Alcohol-related harm accounts for 22 deaths in Scotland a week, a shocking new report has found.
Figures released by the country’s Chief Medical Officer, Dr Catherine Calderwood, also revealed that alcohol causes an average of 674 hospital admissions per week.
The news comes shortly after a Scottish charity warned that children are being negatively impacted by high levels of alcohol marketing.
Dr Calderwood’s report said: “Levels of alcohol-related harm remain unacceptably high in Scotland”, adding “both deaths and admissions remain many times higher than in the 1980s”.
Alcohol sales are 20 per cent higher in the country than in England and Wales.
In a separate report, Alcohol Focus Scotland (AFS) found “clear evidence” that exposure to alcohol marketing at sporting and cultural events has led children to start drinking at a younger age.
It calls for an outright ban on alcohol marketing in streets, sports grounds and public transport, alcohol sponsorship of sport, music and cultural events, and restrictions on adverts in newspapers and on social media.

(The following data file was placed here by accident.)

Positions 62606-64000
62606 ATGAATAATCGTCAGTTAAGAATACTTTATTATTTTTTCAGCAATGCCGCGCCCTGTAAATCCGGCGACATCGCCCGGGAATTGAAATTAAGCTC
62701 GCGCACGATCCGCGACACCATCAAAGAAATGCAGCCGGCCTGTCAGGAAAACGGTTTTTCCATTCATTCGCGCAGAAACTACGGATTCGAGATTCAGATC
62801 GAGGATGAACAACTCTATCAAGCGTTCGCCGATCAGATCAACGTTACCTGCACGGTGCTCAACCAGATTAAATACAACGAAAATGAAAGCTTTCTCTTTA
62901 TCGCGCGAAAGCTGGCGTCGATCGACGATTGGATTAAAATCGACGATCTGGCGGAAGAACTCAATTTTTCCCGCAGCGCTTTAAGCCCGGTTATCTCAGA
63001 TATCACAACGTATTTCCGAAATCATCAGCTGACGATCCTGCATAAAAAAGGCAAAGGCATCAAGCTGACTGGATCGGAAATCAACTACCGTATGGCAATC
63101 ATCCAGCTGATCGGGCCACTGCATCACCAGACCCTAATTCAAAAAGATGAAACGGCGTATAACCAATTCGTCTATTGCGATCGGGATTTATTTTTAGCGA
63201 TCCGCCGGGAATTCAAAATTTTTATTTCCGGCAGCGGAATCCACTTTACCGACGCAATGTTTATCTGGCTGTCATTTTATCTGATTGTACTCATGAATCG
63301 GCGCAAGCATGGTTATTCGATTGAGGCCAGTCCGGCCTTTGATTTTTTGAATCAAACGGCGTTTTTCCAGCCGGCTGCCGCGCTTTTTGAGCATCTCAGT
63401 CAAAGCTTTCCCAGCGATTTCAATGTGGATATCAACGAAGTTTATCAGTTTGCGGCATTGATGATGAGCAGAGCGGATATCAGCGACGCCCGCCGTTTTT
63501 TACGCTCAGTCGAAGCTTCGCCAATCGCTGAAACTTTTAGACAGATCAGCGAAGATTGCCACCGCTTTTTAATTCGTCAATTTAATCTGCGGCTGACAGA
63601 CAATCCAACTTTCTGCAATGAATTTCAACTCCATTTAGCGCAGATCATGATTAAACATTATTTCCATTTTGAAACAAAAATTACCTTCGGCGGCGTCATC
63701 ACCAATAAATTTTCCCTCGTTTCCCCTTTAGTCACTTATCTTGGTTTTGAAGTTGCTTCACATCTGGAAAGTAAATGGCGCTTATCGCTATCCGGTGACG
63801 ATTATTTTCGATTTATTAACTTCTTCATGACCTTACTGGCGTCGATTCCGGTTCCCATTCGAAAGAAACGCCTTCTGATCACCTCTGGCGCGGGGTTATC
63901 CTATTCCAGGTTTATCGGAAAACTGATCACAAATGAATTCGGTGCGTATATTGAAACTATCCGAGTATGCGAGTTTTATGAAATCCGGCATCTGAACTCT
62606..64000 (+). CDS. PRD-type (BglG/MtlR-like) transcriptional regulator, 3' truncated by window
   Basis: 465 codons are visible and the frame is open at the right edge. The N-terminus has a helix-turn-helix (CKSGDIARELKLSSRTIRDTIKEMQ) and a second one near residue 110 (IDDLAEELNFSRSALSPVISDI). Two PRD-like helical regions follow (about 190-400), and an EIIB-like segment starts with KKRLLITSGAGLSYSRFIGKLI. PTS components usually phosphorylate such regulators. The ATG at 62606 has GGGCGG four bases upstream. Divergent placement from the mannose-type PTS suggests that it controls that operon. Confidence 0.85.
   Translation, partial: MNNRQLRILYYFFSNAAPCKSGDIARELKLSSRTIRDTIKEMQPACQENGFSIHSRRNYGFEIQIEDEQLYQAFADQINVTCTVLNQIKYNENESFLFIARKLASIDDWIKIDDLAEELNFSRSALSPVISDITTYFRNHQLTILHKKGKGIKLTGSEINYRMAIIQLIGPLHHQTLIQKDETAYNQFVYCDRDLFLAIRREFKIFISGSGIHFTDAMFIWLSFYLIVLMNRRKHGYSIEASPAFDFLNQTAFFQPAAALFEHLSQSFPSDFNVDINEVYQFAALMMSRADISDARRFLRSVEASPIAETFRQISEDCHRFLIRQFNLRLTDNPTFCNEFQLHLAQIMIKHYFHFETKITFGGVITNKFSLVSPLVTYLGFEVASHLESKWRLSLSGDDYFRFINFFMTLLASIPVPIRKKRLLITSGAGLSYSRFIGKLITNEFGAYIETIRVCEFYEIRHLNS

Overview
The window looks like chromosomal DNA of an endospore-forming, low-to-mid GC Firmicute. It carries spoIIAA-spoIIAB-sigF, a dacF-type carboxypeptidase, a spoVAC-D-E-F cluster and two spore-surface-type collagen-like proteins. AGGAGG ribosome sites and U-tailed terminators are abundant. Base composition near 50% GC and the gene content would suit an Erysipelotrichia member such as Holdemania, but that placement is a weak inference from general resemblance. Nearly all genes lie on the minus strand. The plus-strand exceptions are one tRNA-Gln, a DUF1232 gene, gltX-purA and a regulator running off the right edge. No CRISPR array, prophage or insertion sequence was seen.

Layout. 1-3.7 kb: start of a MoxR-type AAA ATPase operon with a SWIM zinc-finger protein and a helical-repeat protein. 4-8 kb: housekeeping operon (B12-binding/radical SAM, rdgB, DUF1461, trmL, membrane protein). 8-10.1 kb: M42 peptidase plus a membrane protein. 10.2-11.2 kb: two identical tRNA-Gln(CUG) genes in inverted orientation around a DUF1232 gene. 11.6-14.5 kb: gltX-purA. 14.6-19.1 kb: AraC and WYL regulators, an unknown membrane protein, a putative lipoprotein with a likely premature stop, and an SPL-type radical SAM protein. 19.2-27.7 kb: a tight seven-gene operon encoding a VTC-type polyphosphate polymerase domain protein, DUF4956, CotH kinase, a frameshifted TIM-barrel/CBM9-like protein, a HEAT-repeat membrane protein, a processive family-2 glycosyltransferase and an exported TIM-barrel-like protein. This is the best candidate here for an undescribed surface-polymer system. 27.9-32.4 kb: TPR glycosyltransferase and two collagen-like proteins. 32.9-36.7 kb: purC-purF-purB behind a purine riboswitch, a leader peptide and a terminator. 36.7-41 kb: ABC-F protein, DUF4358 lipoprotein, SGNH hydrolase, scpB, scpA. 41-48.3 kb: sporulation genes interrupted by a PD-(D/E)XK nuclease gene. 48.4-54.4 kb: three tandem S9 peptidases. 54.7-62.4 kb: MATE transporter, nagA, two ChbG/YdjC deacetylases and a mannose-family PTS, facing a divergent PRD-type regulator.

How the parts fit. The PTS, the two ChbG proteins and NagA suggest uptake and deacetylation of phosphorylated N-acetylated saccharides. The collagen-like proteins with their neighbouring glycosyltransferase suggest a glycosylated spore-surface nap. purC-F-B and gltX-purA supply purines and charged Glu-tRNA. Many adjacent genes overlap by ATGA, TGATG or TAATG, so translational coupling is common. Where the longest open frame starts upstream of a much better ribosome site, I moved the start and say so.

AFS also called for restrictions to be placed on alcohol advertisements on TV, and recommended an independent taskforce be set up to monitor the industry.
Chief Executive of Alcohol Focus Scotland, Alison Douglas, said children “are seeing and hearing positive messages about alcohol when waiting for the school bus, watching the football, at the cinema or using social media”.
“We hope ministers will respond to this report and the groundswell of support for effective alcohol marketing restrictions in Scotland,” she added.
Scotland’s Children and Young People’s Commissioner Tam Baillie said the report “provides clear evidence on the nature and reach of alcohol marketing, and makes welcome and sensible proposals to safeguard our children”.
“The extent of the actions we take now are a good measure of the value we place on our children for the future”, he added.
Aileen Campbell, Minister for Public Health and Sport, also welcomed the report and said the Government “will consider it carefully”.